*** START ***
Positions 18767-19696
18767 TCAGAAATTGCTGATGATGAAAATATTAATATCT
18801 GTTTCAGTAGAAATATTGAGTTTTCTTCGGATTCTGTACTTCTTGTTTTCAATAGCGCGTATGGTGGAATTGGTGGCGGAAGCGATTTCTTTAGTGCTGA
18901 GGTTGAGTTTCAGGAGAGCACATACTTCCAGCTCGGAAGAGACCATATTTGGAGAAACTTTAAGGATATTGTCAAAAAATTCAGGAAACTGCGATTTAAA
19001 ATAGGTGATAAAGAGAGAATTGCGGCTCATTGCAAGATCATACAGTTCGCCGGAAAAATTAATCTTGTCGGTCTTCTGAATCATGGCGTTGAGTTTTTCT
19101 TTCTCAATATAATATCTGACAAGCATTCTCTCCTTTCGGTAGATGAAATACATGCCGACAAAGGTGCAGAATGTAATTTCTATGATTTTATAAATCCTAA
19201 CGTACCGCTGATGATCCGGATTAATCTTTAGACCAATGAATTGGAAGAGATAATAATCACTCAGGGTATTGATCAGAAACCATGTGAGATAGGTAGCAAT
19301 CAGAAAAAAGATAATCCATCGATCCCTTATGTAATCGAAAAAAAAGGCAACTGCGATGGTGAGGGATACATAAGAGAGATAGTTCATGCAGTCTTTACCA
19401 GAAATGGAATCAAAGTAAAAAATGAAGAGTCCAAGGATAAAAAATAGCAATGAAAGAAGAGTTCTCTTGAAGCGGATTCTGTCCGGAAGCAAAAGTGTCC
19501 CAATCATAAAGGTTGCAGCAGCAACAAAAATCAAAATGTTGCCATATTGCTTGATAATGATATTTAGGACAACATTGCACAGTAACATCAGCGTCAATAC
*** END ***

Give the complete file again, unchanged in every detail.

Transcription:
Positions 18767-19696
18767 TCAGAAATTGCTGATGATGAAAATATTAATATCT
18801 GTTTCAGTAGAAATATTGAGTTTTCTTCGGATTCTGTACTTCTTGTTTTCAATAGCGCGTATGGTGGAATTGGTGGCGGAAGCGATTTCTTTAGTGCTGA
18901 GGTTGAGTTTCAGGAGAGCACATACTTCCAGCTCGGAAGAGACCATATTTGGAGAAACTTTAAGGATATTGTCAAAAAATTCAGGAAACTGCGATTTAAA
19001 ATAGGTGATAAAGAGAGAATTGCGGCTCATTGCAAGATCATACAGTTCGCCGGAAAAATTAATCTTGTCGGTCTTCTGAATCATGGCGTTGAGTTTTTCT
19101 TTCTCAATATAATATCTGACAAGCATTCTCTCCTTTCGGTAGATGAAATACATGCCGACAAAGGTGCAGAATGTAATTTCTATGATTTTATAAATCCTAA
19201 CGTACCGCTGATGATCCGGATTAATCTTTAGACCAATGAATTGGAAGAGATAATAATCACTCAGGGTATTGATCAGAAACCATGTGAGATAGGTAGCAAT
19301 CAGAAAAAAGATAATCCATCGATCCCTTATGTAATCGAAAAAAAAGGCAACTGCGATGGTGAGGGATACATAAGAGAGATAGTTCATGCAGTCTTTACCA
19401 GAAATGGAATCAAAGTAAAAAATGAAGAGTCCAAGGATAAAAAATAGCAATGAAAGAAGAGTTCTCTTGAAGCGGATTCTGTCCGGAAGCAAAAGTGTCC
19501 CAATCATAAAGGTTGCAGCAGCAACAAAAATCAAAATGTTGCCATATTGCTTGATAATGATATTTAGGACAACATTGCACAGTAACATCAGCGTCAATAC